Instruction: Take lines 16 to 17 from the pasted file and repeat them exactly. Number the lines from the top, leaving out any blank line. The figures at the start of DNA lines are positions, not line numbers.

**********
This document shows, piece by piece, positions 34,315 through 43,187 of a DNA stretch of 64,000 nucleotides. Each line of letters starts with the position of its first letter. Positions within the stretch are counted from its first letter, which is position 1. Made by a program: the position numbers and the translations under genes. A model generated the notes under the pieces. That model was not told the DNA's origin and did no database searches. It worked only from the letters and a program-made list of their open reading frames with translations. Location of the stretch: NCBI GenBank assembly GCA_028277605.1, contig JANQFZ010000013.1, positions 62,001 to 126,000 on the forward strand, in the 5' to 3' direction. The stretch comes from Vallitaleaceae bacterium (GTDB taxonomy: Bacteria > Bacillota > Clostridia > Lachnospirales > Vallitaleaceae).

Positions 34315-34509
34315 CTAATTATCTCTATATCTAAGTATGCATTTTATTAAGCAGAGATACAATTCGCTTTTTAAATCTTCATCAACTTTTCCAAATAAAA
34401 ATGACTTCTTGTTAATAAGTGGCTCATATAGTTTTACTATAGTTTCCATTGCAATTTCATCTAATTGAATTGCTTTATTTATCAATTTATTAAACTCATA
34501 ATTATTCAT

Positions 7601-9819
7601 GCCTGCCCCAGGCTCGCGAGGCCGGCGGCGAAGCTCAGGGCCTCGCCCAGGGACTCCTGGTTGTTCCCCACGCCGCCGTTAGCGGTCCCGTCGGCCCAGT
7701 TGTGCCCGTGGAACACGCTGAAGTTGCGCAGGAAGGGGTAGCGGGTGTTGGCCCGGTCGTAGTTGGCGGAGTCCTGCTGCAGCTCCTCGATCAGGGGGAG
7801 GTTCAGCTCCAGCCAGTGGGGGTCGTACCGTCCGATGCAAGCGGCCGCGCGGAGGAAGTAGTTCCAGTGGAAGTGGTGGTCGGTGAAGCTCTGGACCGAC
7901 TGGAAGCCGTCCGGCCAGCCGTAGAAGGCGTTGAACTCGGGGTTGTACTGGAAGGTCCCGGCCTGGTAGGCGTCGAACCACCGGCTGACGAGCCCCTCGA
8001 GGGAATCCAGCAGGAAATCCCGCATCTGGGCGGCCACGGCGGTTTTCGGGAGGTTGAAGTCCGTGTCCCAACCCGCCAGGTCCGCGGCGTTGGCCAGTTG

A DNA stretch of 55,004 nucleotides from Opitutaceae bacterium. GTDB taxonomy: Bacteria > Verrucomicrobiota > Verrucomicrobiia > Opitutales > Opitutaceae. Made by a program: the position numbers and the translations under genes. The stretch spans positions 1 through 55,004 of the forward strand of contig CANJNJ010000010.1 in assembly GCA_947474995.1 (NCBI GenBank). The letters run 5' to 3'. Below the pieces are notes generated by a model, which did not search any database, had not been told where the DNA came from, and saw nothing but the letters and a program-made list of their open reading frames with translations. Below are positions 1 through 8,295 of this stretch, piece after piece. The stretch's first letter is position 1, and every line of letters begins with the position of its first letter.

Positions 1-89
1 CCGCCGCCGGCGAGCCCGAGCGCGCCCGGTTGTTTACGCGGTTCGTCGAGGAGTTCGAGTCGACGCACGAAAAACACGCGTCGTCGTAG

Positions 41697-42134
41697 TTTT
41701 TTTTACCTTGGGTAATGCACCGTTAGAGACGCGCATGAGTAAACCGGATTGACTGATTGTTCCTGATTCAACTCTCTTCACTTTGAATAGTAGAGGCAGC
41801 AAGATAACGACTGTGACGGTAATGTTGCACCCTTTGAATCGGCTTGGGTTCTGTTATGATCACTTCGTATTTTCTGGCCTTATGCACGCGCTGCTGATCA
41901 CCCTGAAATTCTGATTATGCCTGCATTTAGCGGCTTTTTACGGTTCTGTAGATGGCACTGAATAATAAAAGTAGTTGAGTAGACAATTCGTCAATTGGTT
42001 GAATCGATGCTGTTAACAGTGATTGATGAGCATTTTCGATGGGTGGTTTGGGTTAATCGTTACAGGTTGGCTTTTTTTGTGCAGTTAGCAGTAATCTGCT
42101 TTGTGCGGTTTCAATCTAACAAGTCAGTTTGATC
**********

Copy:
41697 TTTT
41701 TTTTACCTTGGGTAATGCACCGTTAGAGACGCGCATGAGTAAACCGGATTGACTGATTGTTCCTGATTCAACTCTCTTCACTTTGAATAGTAGAGGCAGC